As for her allegation that Ford provided false sales data, the record shows that Ford advised Cheatham not to rely on its representations but to conduct her own research. For example, Cheatham signed a Sales and Service Agreement with Ford dated October 30, 1989. It stated:


Operation of a retail automobile dealership involves an element of risk. Success depends on management abilities of the operator, industry conditions and the local economy. None of these factors is within the control of Ford Motor Company and it, therefore, cannot predict the success of the proposed dealership. Thus, in entering into [this agreement] with Ford Motor Company, we would not want you to rely on representations Ford may have made, or information Ford has provided, or failed to provide. You should rely solely on your own experience, investigation, analysis and judgment.


J.A. at 404. Similarly, the dealership agreement that Cheatham signed on December 7, 1989 states:


The Atlanta District Sales Office has developed and reviewed with Operator a sales and profit forecast which projects an operating loss in the amount of $54,200.00 during the wholly-owned period. Ford provides no assurance whatsoever that the actual losses incurred during the wholly-owned period will not exceed the amount set forth in the preceding sentence.


J.A. at 408. In view of these documents, Cheatham's fraud claims are without merit.



Cheatham next alleges that Ford's "misrepresentations" constituted unfair and deceptive trade practices and violated N.C. GEN. STAT. Sec. 75-1.1.2 This claim is meritless for two reasons.


First, N.C. GEN. STAT. Sec. 75-1.1 does not apply to employer-employee relationships. See Buie v. Daniel International Corp., 289 S.E.2d 118, 119-20 (1982). We find that as a Ford "Hired General Manager" Cheatham was an employee of the company.


Second, Cheatham's unfair trade claim stems entirely from Ford's alleged guarantee to give her a viable dealership. J.A. at 14-17.3 Under North Carolina law, "a mere breach of contract, even if intentional, is not sufficiently unfair and deceptive to sustain an action under N.C.G.S. Sec. 75-1.1." Branch Banking & Trust Co. v. Thompson, 418 S.E.2d 694, 700 (N.C.1992).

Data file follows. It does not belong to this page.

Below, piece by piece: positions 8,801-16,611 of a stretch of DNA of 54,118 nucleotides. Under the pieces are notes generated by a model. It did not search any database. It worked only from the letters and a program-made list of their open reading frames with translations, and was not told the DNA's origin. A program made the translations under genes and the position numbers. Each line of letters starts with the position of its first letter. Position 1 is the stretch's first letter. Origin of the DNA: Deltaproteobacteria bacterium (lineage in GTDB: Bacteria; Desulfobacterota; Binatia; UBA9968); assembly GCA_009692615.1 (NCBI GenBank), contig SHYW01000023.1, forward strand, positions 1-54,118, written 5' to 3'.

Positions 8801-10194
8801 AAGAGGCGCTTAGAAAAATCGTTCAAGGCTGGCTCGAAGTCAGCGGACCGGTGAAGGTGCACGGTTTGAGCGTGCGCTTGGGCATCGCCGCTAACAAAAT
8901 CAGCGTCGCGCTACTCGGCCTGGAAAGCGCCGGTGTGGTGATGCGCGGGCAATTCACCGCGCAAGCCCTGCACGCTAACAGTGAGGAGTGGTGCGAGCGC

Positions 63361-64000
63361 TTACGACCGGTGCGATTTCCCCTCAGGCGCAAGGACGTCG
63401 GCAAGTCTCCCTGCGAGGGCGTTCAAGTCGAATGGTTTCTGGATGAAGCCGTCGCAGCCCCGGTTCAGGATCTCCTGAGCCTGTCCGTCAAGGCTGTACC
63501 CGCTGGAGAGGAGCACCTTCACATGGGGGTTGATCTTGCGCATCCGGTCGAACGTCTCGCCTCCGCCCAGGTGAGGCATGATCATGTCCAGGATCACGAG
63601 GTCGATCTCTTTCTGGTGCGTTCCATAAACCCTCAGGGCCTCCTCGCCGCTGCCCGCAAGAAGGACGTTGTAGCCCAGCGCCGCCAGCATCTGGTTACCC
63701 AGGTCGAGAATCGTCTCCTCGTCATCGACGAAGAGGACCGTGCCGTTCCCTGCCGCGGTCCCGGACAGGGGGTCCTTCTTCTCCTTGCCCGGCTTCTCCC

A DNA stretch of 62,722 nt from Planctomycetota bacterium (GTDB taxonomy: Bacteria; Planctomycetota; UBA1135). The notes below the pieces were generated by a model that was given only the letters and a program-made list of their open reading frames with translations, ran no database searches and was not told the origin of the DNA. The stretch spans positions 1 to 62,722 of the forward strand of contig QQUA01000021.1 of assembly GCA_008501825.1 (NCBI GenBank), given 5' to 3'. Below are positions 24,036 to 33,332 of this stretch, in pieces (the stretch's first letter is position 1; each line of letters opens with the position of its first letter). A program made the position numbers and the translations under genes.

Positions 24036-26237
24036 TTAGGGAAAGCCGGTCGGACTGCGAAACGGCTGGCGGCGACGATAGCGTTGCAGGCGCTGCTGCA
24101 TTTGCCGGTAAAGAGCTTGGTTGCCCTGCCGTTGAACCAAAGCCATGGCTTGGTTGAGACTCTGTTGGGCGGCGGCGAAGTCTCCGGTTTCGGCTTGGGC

Cheatham makes the argument that Ford breached a fiduciary duty to her. No such duty existed. "[P]arties to a contract do not thereby become each other's fiduciaries; they generally owe no special duty to one another beyond the terms of the contract...." Branch, 418 S.E.2d at 699.



Cheatham also claims that Ford interfered with her civil rights in violation of Chapter 99D-1 of the North Carolina General Statutes. The plain language of the statute says that "No civil action may be brought or maintained, and no liability imposed, under this Chapter against ... an employer or his agent with respect to actions taken concerning his employees within the scope of the employment relationship." N.C. GEN. STAT. 99D-1 (c) (1992). Therefore, Cheatham's discrimination claim cannot be sustained.



Finally, we address Cheatham's appeal of certain pretrial rulings. Cheatham argues that the following magistrates' orders were clearly erroneous: the January 3, 1994 order setting discovery deadlines; the June 17, 1994 order partially denying her March 2, 1994 motion to compel; the August 3, 1994 order denying her request to delay ruling on Ford's summary judgment motion; and the September 27, 1994 order denying her motion to extend discovery and striking certain documents from the record.


A party seeking to object to a magistrate's ruling on a nondispositive matter must appeal the ruling to the district court within ten days after service. See FED. R. CIV. P. 72(a). Once this period has expired, "a party may not thereafter assign as error a defect in the magistrate judge's order to which objection was not timely made." Id.


Cheatham did not timely appeal the magistrates' orders to the district court. Therefore, she has waived review of these orders. See Pagano v. Frank, 983 F.2d 343, 346 (1st Cir.1993) (stating: "when ... a litigant could have tested a magistrate's ruling by bringing it before the district judge, but failed to do so within the allotted ten-day period, he cannot later leapfrog the trial court and appeal the ruling directly to the court of appeals.").



For the foregoing reasons, we affirm the district court's decision.




Cheatham also argues that Ford fraudulently failed to inform her of its minority program failure rate. Because she did not raise this issue before the district court we will not address it on appeal. See Fowler v. Land Management Groupe, Inc., 978 F.2d 158, 164 (4th Cir.1992); National Wildlife Federation v. Hanson, 859 F.2d 313, 318 (4th Cir.1988)


Subsection (a) of this provision states: "Unfair methods of competition in or affecting commerce, and unfair or deceptive acts or practices in or affecting commerce, are declared unlawful."


Cheatham makes the additional argument before this Court that Ford committed an unfair trading practice by concealing the failure rate of minority dealerships. Again, she did not raise the issue before the district court, therefore, it has been waived